Book of virtue?
I don't own any of the "So Many Books, So Little Time" paraphernalia marketed to librarians and other book lovers. I'm not sure whether it's because those items are so common as to be no longer fun or because they sound a little boastful.
A love of reading belongs in the same category as being a natural early riser (an oxymoron, in my opinion) or preferring broccoli over brownies--preferences often mistaken for virtues, which they clearly are not. In each case, the individual behaves in the manner most comfortable to him/her. Also, in each instance the reader, early bird, or vegetable aficionado is rewarded--with entertainment and knowledge, the appearance of a great work ethic, and nutrition. Isn't virtue supposed to be its own reward?
My husband presented my daughter and me with tickets to last night's performance of Wicked. We set out for the event quite early, wishing to avoid any anxiety associated with traffic or parking. Arriving well ahead of time, we settled into our seats with knitting (daughter) and a just-published novel (me). During intermission, the novel came out again, and I immersed myself almost instantly in a pivotal middle chapter--so much so that, when the curtain began to rise again, signaling the continuation of the wonderfully entertaining production, I admit that my first instinctive reaction was "Awwww, guess I'll have to finish this later." At least I didn't say it aloud.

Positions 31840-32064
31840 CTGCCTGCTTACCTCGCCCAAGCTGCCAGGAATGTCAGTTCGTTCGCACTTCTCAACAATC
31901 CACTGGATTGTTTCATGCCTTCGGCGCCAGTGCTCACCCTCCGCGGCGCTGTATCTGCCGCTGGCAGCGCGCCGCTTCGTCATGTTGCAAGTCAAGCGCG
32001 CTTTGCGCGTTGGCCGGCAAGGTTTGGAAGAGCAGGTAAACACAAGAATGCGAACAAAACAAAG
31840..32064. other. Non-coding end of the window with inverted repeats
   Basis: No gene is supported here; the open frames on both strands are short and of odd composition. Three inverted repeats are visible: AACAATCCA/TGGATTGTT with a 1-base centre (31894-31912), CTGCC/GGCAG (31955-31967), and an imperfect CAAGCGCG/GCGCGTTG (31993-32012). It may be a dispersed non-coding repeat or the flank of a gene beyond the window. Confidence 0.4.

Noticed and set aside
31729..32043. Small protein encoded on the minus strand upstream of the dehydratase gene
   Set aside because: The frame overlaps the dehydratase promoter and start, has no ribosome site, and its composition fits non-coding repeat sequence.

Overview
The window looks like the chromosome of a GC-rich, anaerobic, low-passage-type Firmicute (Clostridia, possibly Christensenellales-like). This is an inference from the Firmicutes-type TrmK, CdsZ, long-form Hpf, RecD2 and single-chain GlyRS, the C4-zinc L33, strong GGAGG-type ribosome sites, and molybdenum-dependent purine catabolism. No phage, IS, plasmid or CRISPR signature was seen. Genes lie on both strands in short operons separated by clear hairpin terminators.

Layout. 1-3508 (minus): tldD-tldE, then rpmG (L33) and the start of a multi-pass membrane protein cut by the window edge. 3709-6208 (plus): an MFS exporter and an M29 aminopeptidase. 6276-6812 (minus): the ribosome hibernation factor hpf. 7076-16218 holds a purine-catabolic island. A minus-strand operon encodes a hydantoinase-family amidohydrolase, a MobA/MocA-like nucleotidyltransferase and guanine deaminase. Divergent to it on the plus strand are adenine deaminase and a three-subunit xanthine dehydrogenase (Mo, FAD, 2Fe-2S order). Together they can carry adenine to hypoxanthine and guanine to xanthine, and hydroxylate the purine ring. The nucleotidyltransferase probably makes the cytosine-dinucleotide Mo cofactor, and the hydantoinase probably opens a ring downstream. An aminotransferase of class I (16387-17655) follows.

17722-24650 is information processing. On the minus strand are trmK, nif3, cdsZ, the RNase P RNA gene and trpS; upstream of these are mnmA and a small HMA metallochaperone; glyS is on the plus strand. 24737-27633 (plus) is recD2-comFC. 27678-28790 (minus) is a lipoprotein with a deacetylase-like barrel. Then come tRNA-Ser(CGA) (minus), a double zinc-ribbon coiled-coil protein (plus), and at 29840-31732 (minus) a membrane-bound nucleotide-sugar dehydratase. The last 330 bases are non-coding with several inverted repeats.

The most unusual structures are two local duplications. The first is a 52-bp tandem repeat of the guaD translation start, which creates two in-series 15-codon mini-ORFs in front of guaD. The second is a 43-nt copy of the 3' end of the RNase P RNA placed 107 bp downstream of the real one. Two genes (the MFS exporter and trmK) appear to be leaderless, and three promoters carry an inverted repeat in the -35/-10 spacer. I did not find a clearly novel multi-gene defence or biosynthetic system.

Love reading? Yes. Proud of it? Sometimes, not so much!